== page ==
With the number of COIVD-19 cases on the rise, many businesses have stepped up to do what they can to mitigate the fallout from the spread of the virus. For many businesses, part of their COVID-19 battle plan includes shifting much of their workforce to remote workspaces.
In a very short amount of time, individuals have found themselves in a situation they never expected to be in, and, frankly, never wanted to be in. To some, the idea of telecommuting sounds amazing, but to others, it’s a sentence.
It’s understandable with all the tension in the news cycle many Americans are feeling anxious and don’t know how they are going to get through the next several weeks.
Below are some tips and guidance from our team of recruiters who have been working remotely for several years:
Starting Your Day: Go Through a Morning Routine Before Going to Work
When beginning to work from home, we see so many people start their workday off on the wrong foot.
Most of us have a set morning routine we go through before we begin our commute to work;this routine gives our brains time to switch from personal thoughts to “work mode” before setting foot in the office. When you work remotely, you don’t always have that luxury.
Dropping kids off at school or grabbing a coffee from the local coffee shop allowed us to mentally warm up for work, but with schools and dining facilities closed for the foreseeable future, that is no longer something we can do.
For those who do not have school-aged (or any) children, they are the most at risk of waking up, rolling out of bed and logging on to work. Your brain needs the time to transition from being relaxed to being productive; it is essential to build a morning routine as if you were going into the office.
Work out, take a shower, change out of your pajamas, eat your breakfast, make a cup of coffee, or even pack your lunch! Complete as many items as you can to create a sense of normalcy and prepare for the day ahead.
Identifying a Workspace: Set up a Designated Spot to Be Your Office
Having a defined physical space to work is just as important as using a morning routine to create a mental space for work. Simply setting up shop on your couch will not only make it hard for you to switch into “work mode”, but it also leaves you open to becoming distracted. It is important to be organized and stay focused by designating a space in your home as your “office”.
Work Schedule: Working Remote Doesn’t Mean You Are Logged on 24 Hours a Day
Just because you are working from home does not mean the hours of 9-5 no longer apply. You still have the same work hours you did before your environment change.
It is very easy to find yourself working until you go to bed because your “office” is right there. A lack of discipline to log-off at 5 pm can lead to burnout and an imbalance of your personal and professional life.
Get up and Move: You Are Not Chained to Your Desk!
You don’t sit in a desk chair at work for nine hours a day, why would it be any different when telecommuting? Get up and move around, talk to colleagues, get up to let your dog out, check on your crockpot, take a yoga break, anything! You still need to take mental breaks while working from home.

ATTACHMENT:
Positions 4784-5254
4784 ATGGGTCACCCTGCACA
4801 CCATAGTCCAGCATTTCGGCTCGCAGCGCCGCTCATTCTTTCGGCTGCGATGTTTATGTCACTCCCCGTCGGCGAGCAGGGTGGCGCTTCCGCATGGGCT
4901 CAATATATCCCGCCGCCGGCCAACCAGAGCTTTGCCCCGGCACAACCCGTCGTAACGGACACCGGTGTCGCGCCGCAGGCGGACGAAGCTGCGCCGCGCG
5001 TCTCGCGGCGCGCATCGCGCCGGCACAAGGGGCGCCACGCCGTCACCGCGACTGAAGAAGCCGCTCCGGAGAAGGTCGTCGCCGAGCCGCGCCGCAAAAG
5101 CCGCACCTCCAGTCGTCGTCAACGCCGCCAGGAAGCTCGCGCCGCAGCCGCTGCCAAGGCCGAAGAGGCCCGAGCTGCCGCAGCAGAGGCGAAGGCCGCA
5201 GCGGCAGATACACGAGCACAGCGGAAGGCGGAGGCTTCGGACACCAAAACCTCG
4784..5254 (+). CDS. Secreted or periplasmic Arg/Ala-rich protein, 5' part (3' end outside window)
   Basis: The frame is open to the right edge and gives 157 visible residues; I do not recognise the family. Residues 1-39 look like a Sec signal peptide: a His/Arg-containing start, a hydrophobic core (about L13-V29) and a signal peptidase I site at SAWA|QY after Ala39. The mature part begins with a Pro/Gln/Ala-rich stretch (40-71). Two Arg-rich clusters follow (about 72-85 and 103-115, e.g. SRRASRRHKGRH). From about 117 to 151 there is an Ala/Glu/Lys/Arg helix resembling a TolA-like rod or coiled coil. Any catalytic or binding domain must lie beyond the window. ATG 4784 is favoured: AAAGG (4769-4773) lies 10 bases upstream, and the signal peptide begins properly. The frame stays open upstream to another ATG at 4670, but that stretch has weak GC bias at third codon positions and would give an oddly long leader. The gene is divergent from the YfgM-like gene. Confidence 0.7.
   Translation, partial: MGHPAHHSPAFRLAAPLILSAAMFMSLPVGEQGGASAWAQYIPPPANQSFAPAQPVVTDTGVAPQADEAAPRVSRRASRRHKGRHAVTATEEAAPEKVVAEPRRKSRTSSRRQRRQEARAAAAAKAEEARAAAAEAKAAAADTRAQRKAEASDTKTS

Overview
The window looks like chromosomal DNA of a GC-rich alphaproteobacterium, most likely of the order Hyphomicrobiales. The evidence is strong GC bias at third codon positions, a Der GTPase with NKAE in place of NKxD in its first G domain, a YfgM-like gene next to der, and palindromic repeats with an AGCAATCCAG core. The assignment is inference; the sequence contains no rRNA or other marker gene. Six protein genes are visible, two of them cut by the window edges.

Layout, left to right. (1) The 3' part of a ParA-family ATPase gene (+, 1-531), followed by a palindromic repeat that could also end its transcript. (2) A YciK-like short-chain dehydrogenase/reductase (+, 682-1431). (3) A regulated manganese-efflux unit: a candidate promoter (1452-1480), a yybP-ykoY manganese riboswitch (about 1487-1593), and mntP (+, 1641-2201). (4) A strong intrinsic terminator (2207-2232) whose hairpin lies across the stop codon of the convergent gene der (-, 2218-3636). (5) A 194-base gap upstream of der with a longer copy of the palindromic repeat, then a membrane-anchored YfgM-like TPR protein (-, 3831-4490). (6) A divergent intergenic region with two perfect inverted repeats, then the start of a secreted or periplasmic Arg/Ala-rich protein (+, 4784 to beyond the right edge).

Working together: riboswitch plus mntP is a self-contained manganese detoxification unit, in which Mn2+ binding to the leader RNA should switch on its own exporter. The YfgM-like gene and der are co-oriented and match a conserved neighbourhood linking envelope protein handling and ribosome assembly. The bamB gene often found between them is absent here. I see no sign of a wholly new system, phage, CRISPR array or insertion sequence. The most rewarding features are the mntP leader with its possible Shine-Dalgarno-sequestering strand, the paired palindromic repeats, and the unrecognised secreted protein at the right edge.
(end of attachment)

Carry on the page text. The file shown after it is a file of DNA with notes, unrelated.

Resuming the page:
It is important to get up and move around. We have found the best time to do this is when you are on the phone with a colleague. If you do not give yourself these little breaks, you will find it increasingly more difficult to stay focused. Keep in mind these mental breaks are meant to be short, five-minute breaks a couple of times a day. They are not meant for folding laundry, making a four-course lunch, or cleaning the bathroom.
The Desire to Prove Productivity: I Need to Let My Boss Know That I Am Working
Not having your boss in the office while you are working can be nerve-racking for some. How will anyone know you’re working if they can’t see you working?
Some people feel the need to call their boss multiple times a day about things they normally wouldn’t approach them with, or they will send a thousand “update” emails a day. Communication styles do change when you are working from home, but it’s important not to inundate your boss or your colleagues with status updates. Try to build the habit of sending an email at the end of the day summarizing what you ‘ve accomplished, and where you stand with your current goals.
Stay Organized: Prioritize and Create a Daily Timeline and To-Do Lists
The need to prioritize your daily work and create a to-do list does not change regardless of where you are. When you are in a familiar environment, it is easy to become distracted. By creating a daily to-do list, you will be able to map out your day more effectively.
Log Off: Leave Work for the Day and Go “Home”
When you are finished working for the day, log off your computer and close your “office”! It is all too easy to have your work bleed into your personal life and vice versa. Yes, it is easy to respond to a quick email while making dinner, but it is also as easy to wait until the next day to respond. I cannot stress enough how important it is that you separate work from your home life for your health and sanity.
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Working from home is a major adjustment, especially when you consider the circumstances at the center of your new-found situation. Even though your remote office may not be the ideal work-environment, it is important to remain positive. Do your best to take care of yourself mentally and find ways to establish a sense of normalcy. Whatever you choose to do, the bottom line is you need to create and maintain as much physical and mental space as possible between your work life and your home life. If you stay disciplined and follow the above tips, you may find that you can be more productive working from home than you were in the office.